What sets this year’s outlook apart is that some places are having a strong, dynamic market, while others are seeing a softening, often only in specific price brackets. “The slowdown that started on the East Coast is having some effect on the West Coast. But it’s not a typical slowdown,” says Mike Leipart, managing partner of new development at The Agency. “Good product that has relative value is continuing to transact.”
The top three sales nationally in the third quarter, each over $30 million, occurred in Laguna, and seven out of the top 10 were in Southern California.
Rather than a general market malaise, Leipart characterizes the slowdown as more of a spec home problem. “It’s just too much has been built too fast, and not all of it is very good. The people who thought they could build a house for $15 million and sell it for $30 million are struggling.”
The higher price points in L.A. may see an even stronger downturn in the near future, suggests Bob Hurtwitz, owner of Hurwitz James Company, who typically works in the very high end. “There is a lot of inventory on the higher end, and luxury home buyers are usually in a position to wait and see. The drops in price are a lot more dramatic on property at $15 million and above, and buyers are aware of the benefit in waiting to see how it plays out. At the ultra-high end of $100 million or more, you are going to see and already are seeing huge reductions in price.” What’s hot in L.A.? Luxury penthouses in full 24-hour security buildings in prime areas, according to Hurwitz. “High-end penthouses will continue to be in-demand from foreign buyers purchasing as a part time home or for housing for their children.” Other price brackets, notably the $1.5-million to $3.5-million range, are busy, and, Hurwitz says, his agents are doing a lot of deals.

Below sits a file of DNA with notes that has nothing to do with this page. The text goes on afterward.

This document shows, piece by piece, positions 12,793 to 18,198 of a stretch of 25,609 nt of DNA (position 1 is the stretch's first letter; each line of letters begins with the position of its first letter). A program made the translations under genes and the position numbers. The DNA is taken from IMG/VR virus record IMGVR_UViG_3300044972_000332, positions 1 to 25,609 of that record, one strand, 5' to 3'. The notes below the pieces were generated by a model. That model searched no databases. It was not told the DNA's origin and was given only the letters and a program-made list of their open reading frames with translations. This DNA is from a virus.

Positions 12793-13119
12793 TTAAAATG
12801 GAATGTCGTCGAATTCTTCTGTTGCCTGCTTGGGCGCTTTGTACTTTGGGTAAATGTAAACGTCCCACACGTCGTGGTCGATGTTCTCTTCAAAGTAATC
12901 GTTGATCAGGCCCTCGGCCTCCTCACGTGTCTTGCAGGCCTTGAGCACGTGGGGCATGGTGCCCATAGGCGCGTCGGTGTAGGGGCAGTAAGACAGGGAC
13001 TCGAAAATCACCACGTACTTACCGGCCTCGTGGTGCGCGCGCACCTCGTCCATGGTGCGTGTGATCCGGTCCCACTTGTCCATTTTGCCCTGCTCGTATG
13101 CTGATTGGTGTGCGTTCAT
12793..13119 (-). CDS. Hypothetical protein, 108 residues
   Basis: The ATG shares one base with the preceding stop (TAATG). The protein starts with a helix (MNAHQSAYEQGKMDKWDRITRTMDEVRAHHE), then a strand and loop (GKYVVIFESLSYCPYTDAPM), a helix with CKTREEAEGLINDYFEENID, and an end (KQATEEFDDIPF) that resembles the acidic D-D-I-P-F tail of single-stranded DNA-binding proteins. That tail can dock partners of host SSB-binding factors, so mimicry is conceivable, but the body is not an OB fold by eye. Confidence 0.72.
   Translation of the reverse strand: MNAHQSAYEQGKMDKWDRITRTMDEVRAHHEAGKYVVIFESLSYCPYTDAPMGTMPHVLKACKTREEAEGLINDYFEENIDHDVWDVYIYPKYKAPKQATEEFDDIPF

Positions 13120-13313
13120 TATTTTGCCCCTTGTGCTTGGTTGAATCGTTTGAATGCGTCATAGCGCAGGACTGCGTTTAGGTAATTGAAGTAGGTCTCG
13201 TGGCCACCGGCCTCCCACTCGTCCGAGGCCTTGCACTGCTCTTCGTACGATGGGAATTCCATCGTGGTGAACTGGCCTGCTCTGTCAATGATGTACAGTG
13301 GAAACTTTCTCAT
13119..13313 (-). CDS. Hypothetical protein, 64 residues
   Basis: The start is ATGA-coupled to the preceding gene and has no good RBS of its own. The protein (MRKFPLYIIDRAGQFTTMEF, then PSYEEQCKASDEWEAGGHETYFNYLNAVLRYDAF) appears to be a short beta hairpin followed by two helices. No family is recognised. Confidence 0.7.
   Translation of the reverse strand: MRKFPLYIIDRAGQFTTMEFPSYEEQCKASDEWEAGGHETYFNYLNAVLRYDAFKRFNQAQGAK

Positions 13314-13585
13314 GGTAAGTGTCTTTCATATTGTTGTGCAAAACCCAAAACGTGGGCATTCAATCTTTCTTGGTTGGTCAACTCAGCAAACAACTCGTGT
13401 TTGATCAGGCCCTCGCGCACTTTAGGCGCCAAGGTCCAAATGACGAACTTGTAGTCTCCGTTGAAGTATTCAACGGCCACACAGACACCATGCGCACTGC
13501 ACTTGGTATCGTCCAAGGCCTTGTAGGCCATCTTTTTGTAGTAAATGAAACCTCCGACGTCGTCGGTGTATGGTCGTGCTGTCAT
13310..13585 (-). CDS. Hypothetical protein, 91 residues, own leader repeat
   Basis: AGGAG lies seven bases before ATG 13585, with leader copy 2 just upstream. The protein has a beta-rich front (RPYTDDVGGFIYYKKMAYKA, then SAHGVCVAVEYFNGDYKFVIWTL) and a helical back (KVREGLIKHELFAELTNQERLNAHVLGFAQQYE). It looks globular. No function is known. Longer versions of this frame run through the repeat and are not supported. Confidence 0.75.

Perceptions of prices in Manhattan can be skewed, since recent closings are often for new construction for which contracts (and prices) were written a couple of years prior. Even though stats show sales decreasing, Ellie Johnson, president of Berkshire Hathaway HomeServices New York Properties, says, “There is still a healthy but steady group of buyers that are still out there in the high-end luxury landscape.” Additionally, New York is particularly keyed to Wall Street, and volatility in the stock market often means more money gets transferred into brick and mortar. “We’ve seen an uptick that we didn’t have at the beginning of the fall season,” Johnson observes. Despite a less than stellar real estate market at year end, New York remains a global gateway and the top city for global wealth.